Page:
It was a warm day with light rain on and off during the morning. Low clouds and some valley fog prevented any good visuals of the surrounding peaks. Winds were mostly light and variable with some moderate gusts down in this sheltered valley.
A thick (.5-1") supportable freezing rain/sleet crust exists on the surface in most lower-elevation locations. Sticking to low-angle terrain and light turns kept me from breaking through this crust for the most part. However, it was not supportable for walking around in boots. Natural long shooting cracks were visible on many steep terrain features and convexities, now preserved in ice from the freezing rain. These likely occurred during peak precipitation over the weekend.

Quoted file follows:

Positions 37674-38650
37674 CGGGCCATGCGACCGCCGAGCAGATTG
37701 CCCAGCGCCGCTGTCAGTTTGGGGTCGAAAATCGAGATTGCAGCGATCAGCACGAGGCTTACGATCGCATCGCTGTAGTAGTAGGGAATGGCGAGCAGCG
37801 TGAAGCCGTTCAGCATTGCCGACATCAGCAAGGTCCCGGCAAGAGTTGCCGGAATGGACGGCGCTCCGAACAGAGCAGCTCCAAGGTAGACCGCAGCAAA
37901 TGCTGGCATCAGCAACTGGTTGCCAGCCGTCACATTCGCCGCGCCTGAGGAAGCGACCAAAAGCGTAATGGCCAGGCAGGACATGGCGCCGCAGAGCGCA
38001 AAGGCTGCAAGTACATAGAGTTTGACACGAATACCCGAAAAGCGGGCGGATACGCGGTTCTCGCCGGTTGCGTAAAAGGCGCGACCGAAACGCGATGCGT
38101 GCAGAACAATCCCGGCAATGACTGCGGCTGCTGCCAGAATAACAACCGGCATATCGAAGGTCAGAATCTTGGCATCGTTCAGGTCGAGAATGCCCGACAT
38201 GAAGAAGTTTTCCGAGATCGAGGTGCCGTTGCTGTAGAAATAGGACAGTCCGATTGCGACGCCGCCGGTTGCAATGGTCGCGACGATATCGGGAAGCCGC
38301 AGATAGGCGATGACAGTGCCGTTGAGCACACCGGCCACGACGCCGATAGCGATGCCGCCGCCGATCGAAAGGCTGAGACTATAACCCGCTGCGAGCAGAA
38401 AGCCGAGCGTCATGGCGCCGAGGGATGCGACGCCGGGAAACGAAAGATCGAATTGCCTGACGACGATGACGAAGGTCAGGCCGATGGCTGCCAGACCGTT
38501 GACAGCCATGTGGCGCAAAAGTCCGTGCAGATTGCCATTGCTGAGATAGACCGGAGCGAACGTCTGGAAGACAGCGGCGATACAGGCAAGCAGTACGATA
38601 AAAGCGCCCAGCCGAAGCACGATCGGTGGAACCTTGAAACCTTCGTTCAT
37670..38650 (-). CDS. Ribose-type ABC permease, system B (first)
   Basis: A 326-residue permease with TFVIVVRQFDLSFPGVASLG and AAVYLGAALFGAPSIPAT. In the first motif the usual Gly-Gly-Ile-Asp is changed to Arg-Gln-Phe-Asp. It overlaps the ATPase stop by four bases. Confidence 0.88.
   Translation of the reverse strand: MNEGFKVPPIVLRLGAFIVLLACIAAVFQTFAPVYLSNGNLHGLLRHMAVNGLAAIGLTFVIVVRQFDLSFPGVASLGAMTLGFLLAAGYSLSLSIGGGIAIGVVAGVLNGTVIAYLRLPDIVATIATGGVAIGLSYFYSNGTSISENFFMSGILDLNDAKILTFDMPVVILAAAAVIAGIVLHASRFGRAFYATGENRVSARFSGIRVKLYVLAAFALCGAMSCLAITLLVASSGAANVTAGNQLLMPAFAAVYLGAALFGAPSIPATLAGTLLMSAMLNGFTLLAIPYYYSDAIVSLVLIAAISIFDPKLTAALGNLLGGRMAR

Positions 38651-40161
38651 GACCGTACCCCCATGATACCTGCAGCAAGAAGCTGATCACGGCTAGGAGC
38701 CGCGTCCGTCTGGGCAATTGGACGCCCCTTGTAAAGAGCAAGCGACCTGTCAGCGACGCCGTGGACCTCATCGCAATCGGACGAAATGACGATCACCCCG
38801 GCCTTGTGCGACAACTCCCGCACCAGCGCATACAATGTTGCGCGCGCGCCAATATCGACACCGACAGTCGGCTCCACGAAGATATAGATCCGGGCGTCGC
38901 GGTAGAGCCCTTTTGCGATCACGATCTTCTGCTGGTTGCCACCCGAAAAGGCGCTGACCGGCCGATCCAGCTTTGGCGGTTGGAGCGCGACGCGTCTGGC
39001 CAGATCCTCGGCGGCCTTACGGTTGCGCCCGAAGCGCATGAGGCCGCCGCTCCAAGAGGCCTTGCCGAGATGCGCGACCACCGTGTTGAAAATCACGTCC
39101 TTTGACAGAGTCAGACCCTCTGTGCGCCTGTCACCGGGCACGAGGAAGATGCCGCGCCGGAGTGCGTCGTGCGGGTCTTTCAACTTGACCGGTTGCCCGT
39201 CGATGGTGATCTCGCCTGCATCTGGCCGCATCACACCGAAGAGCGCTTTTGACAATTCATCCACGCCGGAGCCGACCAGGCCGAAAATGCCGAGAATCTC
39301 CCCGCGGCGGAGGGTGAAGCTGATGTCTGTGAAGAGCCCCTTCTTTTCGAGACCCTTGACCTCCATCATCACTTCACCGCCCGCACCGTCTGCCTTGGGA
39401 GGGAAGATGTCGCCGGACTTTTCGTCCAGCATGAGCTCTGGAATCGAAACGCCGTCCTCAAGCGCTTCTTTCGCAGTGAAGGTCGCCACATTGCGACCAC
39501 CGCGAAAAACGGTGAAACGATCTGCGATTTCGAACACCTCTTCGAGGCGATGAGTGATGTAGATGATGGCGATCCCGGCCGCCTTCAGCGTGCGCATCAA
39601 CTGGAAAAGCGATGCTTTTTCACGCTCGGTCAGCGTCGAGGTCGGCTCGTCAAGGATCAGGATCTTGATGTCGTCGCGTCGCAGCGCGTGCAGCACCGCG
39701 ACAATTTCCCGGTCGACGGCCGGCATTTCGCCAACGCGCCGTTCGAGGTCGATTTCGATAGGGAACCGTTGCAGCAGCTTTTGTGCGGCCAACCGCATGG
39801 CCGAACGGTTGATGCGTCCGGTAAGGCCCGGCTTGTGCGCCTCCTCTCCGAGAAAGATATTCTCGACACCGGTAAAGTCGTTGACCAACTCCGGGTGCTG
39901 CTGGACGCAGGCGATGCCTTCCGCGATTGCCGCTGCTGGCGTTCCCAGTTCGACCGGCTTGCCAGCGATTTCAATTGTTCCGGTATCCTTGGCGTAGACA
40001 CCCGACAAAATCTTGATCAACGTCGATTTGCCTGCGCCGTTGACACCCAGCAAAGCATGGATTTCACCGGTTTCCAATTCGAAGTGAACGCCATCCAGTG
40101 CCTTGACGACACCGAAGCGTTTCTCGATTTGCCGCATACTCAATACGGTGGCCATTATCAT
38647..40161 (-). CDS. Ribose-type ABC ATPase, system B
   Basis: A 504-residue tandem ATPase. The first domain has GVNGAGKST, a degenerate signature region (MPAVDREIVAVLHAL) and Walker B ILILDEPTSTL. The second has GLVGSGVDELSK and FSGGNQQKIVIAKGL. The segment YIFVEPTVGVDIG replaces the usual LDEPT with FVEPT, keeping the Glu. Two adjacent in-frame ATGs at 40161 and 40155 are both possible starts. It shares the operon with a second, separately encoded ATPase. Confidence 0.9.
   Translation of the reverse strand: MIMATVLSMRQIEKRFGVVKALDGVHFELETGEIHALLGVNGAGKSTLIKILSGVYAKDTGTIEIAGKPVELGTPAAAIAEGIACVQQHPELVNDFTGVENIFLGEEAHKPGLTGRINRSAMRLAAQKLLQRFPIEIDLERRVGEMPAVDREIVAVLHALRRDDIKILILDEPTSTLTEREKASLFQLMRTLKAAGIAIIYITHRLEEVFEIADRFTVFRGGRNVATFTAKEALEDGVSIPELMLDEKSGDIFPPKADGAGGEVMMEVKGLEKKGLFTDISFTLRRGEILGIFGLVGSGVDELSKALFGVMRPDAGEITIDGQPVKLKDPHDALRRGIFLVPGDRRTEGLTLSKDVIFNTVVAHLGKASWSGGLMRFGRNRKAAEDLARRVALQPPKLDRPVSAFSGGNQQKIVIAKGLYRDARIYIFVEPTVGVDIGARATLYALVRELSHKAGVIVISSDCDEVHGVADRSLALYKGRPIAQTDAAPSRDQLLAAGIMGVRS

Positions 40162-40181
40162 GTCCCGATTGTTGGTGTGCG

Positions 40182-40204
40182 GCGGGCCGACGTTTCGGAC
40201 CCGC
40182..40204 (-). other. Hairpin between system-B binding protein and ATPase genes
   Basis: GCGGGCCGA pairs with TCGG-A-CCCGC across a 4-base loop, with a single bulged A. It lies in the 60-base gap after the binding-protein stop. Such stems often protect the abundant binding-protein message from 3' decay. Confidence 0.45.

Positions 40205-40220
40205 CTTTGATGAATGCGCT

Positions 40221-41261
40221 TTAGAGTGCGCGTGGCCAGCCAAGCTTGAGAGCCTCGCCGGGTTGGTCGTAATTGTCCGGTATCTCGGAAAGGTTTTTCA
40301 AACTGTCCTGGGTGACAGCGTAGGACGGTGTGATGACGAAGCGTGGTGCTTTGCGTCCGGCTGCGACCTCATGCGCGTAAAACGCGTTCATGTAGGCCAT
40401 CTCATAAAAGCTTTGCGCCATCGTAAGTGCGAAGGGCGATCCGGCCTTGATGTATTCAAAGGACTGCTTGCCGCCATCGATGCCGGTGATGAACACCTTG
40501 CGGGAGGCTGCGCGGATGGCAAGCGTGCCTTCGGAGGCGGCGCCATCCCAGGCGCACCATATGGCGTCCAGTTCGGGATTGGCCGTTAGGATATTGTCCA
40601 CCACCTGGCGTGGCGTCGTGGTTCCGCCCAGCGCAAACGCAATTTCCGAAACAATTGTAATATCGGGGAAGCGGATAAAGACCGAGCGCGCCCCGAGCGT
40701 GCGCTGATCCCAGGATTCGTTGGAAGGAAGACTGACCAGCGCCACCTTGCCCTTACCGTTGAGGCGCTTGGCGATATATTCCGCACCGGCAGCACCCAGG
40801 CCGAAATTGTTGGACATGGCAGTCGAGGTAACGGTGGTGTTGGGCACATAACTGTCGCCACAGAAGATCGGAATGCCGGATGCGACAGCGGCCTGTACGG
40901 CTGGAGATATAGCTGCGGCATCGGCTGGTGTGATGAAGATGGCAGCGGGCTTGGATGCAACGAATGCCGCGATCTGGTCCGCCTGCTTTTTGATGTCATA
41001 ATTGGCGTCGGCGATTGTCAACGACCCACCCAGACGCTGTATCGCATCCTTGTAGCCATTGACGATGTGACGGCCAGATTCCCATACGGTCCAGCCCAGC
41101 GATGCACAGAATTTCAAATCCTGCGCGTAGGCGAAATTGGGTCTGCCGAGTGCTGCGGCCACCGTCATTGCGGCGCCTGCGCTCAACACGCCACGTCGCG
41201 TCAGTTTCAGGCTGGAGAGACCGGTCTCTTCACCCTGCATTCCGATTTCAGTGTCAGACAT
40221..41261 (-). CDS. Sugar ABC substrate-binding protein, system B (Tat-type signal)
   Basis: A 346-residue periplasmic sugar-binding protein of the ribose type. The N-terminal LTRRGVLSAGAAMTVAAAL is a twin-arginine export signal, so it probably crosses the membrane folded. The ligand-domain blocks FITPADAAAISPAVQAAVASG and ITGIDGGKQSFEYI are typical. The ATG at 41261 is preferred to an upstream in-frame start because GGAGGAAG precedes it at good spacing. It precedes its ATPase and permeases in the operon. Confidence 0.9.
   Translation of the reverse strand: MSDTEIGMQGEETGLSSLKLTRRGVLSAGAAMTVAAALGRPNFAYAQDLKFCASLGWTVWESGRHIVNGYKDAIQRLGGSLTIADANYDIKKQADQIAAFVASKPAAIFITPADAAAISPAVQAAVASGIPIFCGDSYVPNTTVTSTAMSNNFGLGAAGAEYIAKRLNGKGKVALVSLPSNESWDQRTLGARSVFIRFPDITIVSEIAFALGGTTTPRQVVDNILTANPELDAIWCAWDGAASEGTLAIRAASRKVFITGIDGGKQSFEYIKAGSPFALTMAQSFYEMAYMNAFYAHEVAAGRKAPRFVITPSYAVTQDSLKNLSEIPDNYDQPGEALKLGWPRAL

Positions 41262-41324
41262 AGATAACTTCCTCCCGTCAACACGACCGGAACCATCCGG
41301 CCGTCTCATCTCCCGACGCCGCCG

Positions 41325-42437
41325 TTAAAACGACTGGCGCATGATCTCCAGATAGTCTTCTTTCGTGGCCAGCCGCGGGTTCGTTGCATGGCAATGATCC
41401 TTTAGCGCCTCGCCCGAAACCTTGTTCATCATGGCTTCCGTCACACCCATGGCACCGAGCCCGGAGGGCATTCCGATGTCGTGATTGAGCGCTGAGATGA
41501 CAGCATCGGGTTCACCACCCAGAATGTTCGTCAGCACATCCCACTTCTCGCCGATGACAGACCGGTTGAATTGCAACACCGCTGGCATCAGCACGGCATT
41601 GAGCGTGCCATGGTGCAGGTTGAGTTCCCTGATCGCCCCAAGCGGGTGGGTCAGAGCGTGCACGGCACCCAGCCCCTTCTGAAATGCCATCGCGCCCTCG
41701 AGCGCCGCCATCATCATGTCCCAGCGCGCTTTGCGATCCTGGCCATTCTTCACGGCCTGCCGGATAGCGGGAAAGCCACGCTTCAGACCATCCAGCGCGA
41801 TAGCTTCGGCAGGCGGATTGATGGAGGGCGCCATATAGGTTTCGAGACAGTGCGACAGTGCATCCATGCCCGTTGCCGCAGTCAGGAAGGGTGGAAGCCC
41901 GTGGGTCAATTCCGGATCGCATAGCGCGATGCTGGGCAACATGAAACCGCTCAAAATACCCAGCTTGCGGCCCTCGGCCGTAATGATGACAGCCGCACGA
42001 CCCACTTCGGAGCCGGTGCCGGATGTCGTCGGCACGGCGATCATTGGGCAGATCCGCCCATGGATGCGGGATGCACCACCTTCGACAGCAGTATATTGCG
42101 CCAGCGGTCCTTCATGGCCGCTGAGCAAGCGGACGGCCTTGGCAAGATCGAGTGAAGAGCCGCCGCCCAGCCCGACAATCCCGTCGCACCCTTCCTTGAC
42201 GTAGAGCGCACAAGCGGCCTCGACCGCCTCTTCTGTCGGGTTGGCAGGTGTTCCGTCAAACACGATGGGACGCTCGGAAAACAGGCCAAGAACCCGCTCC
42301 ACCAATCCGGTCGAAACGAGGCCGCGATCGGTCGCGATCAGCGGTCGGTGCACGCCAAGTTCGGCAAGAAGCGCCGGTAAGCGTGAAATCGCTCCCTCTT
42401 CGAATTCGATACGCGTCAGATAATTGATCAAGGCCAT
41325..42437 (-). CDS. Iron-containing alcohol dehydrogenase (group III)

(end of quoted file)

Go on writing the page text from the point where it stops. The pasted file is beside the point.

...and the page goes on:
At 3100ft I found about 3ft of snow. Below the surface crust, the snowpack is saturated to about 5-6" with dry rounding grains below. Down approximately 1.5ft I found a layer of well-preserved SH (12/8) that indicated the potential for propagation in snowpack tests (ECTP 11 Sudden Collapse). Water would pool at the front of my snowpit wall in various layers, indicating that water is moving through the snowpack.